Why does this happen? Because of story values. For example, in my draft screenplay about Dana Andrews, I have a scene set in Uvalde, Texas, which fuses some of what happened in Uvalde and in Rockdale, Texas, because the drama is made much more intense that way. I want to show how Dana’s Baptist preacher father, Charles Forrest Andrews (CF), was on the one hand, an intolerant man and a Klan supporter, and on the other hand a fierce democrat, who felt compelled to resign his pastorate in Rockdale because prominent townsmen felt he had rebuffed their influence in church activities. He supported the Klan’s anti-immigrant campaigns, but also supported its pro-Prohibition stance. The Klan even contributed financing to a proposed new church in Uvalde that CF was planning to build. Thus in my film the Klan marches into church (true story) just as CF is defending himself against the claims of wealthy congregants that he is including the poor in church activities (true, but part of the Rockdale period). Do I have to do this? That is the question. I suspect that, at least in some respects, I do—at least in a feature film. Not in a documentary, of course. Biographies by and large take a strictly linear approach, whereas films compress time and are synoptic. The feature film has to have a dramatic arc and work scene by scene in ways that biographies, much as one tries, usually do not. Some biographers have been guilty of making things up. I’d never do so, as such fudging would destroy the integrity of my work. And yet, that kind of integrity is usually sacrificed in small and sometimes large ways in feature filmmaking.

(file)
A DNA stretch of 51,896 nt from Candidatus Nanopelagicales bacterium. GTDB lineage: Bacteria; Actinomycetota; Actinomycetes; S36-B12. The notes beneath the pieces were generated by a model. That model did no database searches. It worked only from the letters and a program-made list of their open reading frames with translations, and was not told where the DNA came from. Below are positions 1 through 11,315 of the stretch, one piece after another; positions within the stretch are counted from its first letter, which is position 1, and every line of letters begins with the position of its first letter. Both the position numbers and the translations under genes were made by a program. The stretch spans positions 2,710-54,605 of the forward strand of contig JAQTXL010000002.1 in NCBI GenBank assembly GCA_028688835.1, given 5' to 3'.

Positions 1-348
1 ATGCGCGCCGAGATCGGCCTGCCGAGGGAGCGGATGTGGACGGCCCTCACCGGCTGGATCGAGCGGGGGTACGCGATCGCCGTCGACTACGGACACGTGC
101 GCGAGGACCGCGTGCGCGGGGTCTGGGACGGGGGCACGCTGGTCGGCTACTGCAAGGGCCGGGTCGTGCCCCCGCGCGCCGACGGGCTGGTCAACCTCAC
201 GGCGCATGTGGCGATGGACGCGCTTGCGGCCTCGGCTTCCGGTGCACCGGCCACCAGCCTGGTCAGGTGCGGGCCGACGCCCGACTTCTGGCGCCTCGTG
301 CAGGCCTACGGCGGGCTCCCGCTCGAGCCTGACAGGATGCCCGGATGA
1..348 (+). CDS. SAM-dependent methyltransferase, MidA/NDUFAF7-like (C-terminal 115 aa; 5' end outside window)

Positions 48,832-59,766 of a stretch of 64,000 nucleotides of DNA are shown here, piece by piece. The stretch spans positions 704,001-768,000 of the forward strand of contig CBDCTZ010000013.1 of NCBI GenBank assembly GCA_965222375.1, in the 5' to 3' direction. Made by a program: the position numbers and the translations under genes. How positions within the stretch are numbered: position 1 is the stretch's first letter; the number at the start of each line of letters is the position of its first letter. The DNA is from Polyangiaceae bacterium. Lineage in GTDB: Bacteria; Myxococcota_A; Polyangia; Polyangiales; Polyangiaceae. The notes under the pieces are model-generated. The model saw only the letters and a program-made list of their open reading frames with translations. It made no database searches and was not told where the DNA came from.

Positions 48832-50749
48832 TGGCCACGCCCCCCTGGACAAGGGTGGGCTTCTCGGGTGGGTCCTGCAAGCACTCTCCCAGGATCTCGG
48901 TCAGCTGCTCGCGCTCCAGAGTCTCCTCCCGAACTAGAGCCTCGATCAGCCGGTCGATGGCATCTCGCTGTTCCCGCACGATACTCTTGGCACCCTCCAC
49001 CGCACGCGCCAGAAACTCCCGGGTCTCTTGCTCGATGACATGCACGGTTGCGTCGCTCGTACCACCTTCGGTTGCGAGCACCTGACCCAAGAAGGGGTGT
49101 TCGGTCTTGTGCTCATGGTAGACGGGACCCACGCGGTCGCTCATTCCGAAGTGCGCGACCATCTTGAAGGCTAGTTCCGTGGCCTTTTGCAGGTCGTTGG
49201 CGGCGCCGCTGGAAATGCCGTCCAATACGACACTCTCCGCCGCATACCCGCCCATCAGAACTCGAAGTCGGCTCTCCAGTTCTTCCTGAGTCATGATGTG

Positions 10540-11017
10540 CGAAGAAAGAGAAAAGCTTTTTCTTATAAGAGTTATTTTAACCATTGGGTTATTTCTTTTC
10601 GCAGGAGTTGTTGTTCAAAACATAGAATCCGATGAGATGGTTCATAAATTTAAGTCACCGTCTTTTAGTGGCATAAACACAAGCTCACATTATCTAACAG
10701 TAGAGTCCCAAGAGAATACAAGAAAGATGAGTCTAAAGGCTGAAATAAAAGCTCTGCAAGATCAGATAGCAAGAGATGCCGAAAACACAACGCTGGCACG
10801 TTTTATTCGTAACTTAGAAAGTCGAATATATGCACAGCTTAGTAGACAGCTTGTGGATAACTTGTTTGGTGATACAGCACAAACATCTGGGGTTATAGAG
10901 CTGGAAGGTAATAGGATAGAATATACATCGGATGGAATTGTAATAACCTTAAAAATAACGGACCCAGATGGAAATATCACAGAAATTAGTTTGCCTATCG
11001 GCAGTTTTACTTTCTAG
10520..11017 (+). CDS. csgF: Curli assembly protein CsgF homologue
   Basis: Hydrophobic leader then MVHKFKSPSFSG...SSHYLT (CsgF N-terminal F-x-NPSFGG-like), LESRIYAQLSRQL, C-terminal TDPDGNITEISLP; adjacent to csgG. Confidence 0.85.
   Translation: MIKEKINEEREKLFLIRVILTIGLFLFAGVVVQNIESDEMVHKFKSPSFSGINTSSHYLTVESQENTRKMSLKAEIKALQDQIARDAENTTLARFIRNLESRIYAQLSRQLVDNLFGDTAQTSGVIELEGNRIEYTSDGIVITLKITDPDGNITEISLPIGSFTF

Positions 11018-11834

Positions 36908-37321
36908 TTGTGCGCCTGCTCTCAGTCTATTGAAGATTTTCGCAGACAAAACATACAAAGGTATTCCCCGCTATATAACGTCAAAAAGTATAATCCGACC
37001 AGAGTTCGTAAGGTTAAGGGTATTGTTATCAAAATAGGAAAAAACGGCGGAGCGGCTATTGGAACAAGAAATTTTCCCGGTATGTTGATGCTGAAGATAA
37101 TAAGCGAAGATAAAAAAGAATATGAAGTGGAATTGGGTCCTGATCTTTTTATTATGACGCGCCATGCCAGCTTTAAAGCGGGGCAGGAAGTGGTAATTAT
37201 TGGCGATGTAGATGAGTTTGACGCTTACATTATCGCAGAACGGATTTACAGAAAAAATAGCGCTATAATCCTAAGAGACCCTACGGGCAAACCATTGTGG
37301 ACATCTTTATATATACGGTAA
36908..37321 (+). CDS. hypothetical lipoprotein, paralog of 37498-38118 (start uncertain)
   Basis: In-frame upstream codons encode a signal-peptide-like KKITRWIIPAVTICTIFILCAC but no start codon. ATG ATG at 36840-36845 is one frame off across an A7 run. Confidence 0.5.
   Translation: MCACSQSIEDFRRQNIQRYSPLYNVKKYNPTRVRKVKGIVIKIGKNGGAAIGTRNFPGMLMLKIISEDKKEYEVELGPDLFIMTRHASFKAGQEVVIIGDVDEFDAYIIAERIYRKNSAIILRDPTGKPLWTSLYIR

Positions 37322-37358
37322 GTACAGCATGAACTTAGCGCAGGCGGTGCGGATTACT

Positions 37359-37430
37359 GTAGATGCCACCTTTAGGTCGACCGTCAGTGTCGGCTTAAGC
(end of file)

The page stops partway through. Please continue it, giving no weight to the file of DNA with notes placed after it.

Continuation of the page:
Just saw the trailer for an HBO film, Hemingway and Gellhorn. It is truly atrocious. The Martha Gellhorn who appears is just not the woman I wrote about. Not even close. And I could tell as much in just one minute! I wouldn’t do that to Dana Andrews. Such a makeover would destroy my own work in the biography. But I am tempted to bring out certain features of Dana’s character and background by creating scenes that never quite happened in the way my proposed film presents them. Thus we will have a script “based on the life of Dana Andrews.”


Carl Rollyson is Professor of Journalism at Baruch College, The City University of New York. He reviews biographies regularly for The Wall Street Journal, the Minneapolis Star Tribune, and other newspapers and periodicals. Carl is the author of a dozen biographies, including Marilyn Monroe: A Life of the Actress, Rebecca West: A Modern Sibyl, and with his wife, Lisa Paddock, Susan Sontag: The Making of an Icon. His studies of biography include: A Higher Form of Cannibalism: Adventures in the Art and Politics of Biography and Biography: A User's Guide. More about Carl and his work can be found at his website. His Hollywood Enigma: Dana Andrews will appear this fall and American Isis: The Life and Death of Sylvia Plath in the spring of 2013. When not writing, he is playing with his two Scotties. Contact Carl.